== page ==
April 1, 2015

Education Week, Vol. 34, Issue 26
Families & the Community Parent Trigger in Practice: Snapshots From California
California's parent-trigger law has played a role in policy debates in a handful of schools since the law passed in 2010. This interactive describes each school and its experience.
April 7, 2015
Federal Title I a Challenge for Education Researchers
Those seeking to quantify the effect of Title I aid on the achievement of poor children face a number of hurdles stemming from the nature of the program itself.
Holly Kurtz, March 31, 2015
5 min read
Federal Title I Research: Putting the Program Under the Microscope
Key studies over the past several decades have sought to draw meaningful conclusions about the federal funding stream aimed at the education of disadvantaged students.
Holly Kurtz, March 31, 2015
5 min read
April 11, 1965: President Lyndon B. Johnson, seated with his childhood schoolteacher, Kate Deadrich Loney, delivers remarks after signing the Elementary and Secondary Education Act at the former Junction Elementary School near Stonewall, Texas.
April 11, 1965: President Lyndon B. Johnson, seated with his childhood schoolteacher, Kate Deadrich Loney, delivers remarks after signing the Elementary and Secondary Education Act at the former Junction Elementary School near Stonewall, Texas.
Frank Wolfe/The Lyndon Baines Johnson Library-File
Every Student Succeeds Act ESEA's 50-Year Legacy a Blend of Idealism, Policy Tensions
Half a century after passage of the nation's main K-12 education law, calibrating the proper federal role in education remains an elusive goal and a subject of heated debate.
Alyson Klein, March 31, 2015
14 min read
MaryEllen Elia's firing raised concerns about the future of the Hillsborough, Fla., district’s grant funding.
MaryEllen Elia's firing raised concerns about the future of the Hillsborough, Fla., district’s grant funding.
School & District Management Changes in District Leadership Can Leave Funders Wary
When a school superintendent leaves the position, or is fired, it can complicate a district's relationship with private funders that make heavy investments in a variety of school improvement efforts.
Corey Mitchell, March 31, 2015
7 min read
College & Workforce Readiness 'Middle' Students Find Success Tutoring Peers, in N.Y.C. Study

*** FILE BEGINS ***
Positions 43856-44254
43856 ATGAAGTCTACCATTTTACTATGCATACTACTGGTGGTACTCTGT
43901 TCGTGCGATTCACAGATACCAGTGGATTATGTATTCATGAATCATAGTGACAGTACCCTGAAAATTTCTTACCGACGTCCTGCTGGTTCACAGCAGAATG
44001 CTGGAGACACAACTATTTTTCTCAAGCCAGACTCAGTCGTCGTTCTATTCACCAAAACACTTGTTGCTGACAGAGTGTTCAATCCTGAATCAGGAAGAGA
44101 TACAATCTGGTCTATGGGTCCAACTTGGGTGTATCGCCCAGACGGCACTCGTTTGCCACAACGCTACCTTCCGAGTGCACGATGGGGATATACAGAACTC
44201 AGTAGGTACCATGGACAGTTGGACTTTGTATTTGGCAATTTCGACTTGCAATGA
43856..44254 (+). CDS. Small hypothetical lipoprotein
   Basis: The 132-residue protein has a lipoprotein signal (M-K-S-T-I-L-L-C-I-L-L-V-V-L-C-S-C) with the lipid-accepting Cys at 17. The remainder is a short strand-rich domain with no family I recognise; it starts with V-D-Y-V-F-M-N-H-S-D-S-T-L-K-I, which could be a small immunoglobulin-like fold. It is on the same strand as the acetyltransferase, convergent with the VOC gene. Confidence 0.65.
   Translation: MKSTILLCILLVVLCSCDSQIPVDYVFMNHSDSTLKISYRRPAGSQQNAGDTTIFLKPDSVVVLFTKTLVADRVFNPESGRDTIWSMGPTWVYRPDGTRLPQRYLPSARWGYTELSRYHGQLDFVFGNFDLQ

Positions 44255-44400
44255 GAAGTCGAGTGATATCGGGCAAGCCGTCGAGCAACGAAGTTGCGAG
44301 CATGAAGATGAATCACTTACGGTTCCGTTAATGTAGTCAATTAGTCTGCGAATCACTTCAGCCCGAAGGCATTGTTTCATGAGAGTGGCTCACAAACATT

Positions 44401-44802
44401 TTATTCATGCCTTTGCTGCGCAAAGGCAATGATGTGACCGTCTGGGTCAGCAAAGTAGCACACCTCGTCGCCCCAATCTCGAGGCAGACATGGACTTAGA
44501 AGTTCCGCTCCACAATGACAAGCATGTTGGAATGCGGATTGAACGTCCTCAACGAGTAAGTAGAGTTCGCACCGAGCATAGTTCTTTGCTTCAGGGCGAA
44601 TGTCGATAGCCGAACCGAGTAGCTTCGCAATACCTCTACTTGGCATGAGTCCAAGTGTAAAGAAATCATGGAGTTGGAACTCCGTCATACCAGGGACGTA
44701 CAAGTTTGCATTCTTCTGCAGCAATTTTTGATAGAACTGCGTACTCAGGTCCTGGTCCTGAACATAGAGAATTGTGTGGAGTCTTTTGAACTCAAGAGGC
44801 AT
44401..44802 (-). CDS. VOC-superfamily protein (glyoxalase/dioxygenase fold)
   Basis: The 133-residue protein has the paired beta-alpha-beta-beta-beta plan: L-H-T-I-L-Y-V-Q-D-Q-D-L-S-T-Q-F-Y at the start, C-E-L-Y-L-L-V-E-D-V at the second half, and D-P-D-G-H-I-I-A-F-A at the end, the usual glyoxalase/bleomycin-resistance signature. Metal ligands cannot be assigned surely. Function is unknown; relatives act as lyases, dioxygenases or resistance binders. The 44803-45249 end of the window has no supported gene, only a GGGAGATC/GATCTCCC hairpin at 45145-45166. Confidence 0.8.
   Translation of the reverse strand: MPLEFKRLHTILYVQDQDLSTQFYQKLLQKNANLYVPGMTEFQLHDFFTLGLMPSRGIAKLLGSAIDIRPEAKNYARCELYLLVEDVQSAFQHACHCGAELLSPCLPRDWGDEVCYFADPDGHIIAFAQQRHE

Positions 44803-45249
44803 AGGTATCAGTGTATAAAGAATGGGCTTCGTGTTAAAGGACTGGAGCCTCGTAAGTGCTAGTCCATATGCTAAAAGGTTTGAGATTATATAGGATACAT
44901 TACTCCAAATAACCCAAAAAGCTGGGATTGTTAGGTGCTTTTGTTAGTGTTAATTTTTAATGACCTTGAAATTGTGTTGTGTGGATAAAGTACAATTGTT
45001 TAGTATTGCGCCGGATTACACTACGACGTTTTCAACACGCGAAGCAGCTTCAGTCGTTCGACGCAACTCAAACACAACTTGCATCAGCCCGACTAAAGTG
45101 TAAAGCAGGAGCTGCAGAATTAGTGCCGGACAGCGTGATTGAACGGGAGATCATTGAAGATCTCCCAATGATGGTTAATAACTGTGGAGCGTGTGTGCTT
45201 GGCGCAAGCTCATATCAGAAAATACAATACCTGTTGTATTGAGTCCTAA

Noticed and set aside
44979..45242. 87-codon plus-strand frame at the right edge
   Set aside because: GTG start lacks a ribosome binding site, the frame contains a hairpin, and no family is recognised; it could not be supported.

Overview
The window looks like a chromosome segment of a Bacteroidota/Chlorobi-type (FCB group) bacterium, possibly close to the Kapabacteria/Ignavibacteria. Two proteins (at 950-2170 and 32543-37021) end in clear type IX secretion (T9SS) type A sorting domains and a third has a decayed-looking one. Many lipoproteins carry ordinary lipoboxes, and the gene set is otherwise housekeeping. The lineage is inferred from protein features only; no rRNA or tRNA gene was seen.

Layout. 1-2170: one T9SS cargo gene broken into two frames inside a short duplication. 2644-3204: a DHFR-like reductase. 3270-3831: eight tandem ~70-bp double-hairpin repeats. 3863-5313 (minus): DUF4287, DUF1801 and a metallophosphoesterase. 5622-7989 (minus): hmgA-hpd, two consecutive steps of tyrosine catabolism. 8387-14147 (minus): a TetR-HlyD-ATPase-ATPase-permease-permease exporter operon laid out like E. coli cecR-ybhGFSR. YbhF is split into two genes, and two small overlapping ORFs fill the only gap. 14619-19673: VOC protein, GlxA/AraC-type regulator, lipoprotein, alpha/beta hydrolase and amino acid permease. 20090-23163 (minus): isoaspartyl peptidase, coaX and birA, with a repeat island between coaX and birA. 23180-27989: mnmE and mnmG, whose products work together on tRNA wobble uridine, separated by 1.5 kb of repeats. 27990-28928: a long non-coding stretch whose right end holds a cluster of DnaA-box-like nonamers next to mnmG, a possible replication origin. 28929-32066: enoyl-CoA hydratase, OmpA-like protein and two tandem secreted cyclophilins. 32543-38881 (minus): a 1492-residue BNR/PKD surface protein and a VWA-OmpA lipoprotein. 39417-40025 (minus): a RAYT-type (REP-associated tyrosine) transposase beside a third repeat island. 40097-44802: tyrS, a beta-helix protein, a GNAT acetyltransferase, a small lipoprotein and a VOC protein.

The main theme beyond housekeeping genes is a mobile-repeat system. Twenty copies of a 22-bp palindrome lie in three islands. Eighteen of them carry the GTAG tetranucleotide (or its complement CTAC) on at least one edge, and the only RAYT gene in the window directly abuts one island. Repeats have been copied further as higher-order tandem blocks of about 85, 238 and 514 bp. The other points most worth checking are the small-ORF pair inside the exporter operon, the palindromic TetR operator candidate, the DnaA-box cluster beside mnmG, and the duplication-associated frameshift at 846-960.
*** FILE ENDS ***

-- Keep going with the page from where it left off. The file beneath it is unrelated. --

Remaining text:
A program that enlists middle-of-the-pack students to tutor their struggling peers seems to boost the test scores for both groups.
Sarah D. Sparks, March 31, 2015
4 min read
School Choice & Charters Report Roundup Charters Led to Marketing Push in New Orleans
In New Orleans, where charter schools have become the norm and compete against each other for student enrollment, school leaders' perceptions of, and reactions to, growing competition differed based on where they were in the marketplace hierarchy, a new study finds.
Jacob Bell, March 31, 2015
2 min read
Every Student Succeeds Act The Nation's Main K-12 Law: A Timeline of the ESEA
The Elementary and Secondary Education Act has seen numerous changes in its 50-year history. View an interactive timeline of its milestones.
Alyson Klein, March 31, 2015
Mayfield High School student Isabela Bencomo, 15, holds a sign during a walkout with her classmates at the school in Las Cruces, N.M., last month. Students were protesting new exams aligned to the Common Core State Standards.
Mayfield High School student Isabela Bencomo, 15, holds a sign during a walkout with her classmates at the school in Las Cruces, N.M., last month. Students were protesting new exams aligned to the Common Core State Standards.
Robin Zielinski/Las Cruces Sun-News/AP
Every Student Succeeds Act States Seek Guidance in Face of 'Opt Out' Push
A flurry of parents seeking to opt their children out of new common-core-aligned assessments has some states asking federal officials to clarify test-participation mandates.
Lauren Camera, March 31, 2015
5 min read
U.S. Secretary of Education Arne Duncan
U.S. Secretary of Education Arne Duncan
Manuel Balce Ceneta/AP-File
Education Funding Q&A: U.S. Secretary of Education Arne Duncan
With the clock ticking on the Obama administration’s time in office, the education secretary discusses NCLB waivers, testing, Race to the Top, and other issues.
Alyson Klein & Lauren Camera, March 31, 2015
3 min read
Texas Lt. Gov. Dan Patrick, center, leaves a news conference with Senate Education Committee Chairman Larry Taylor, right, and Sen. Eddie Lucio, left, after presenting a package of legislation, including education-related bills, at the Texas Capitol in Austin on March 3.
Texas Lt. Gov. Dan Patrick, center, leaves a news conference with Senate Education Committee Chairman Larry Taylor, right, and Sen. Eddie Lucio, left, after presenting a package of legislation, including education-related bills, at the Texas Capitol in Austin on March 3.
Eric Gay/AP
Federal Texas Lawmakers Wrangle a Herd of Education Bills
School choice, a state-run district, teacher evaluations, and K-12 funding are among the issues facing legislators now in the midst of their biennial session.
Andrew Ujifusa, March 31, 2015
7 min read
School & District Management Board-Certified Teachers More Effective, New Studies Affirm
Policy questions emerge as evidence continues to mount that teachers who earn national-board certification see higher test scores among their students.
Stephen Sawchuk, March 31, 2015
5 min read
English-Language Learners News in Brief Ed. Dept. Pledges Focus on Language-Learners
The U.S. Department of Education says it is developing a strategy to elevate the national focus on English-language learners, the nation's fastest-growing student population.
Corey Mitchell, March 31, 2015
1 min read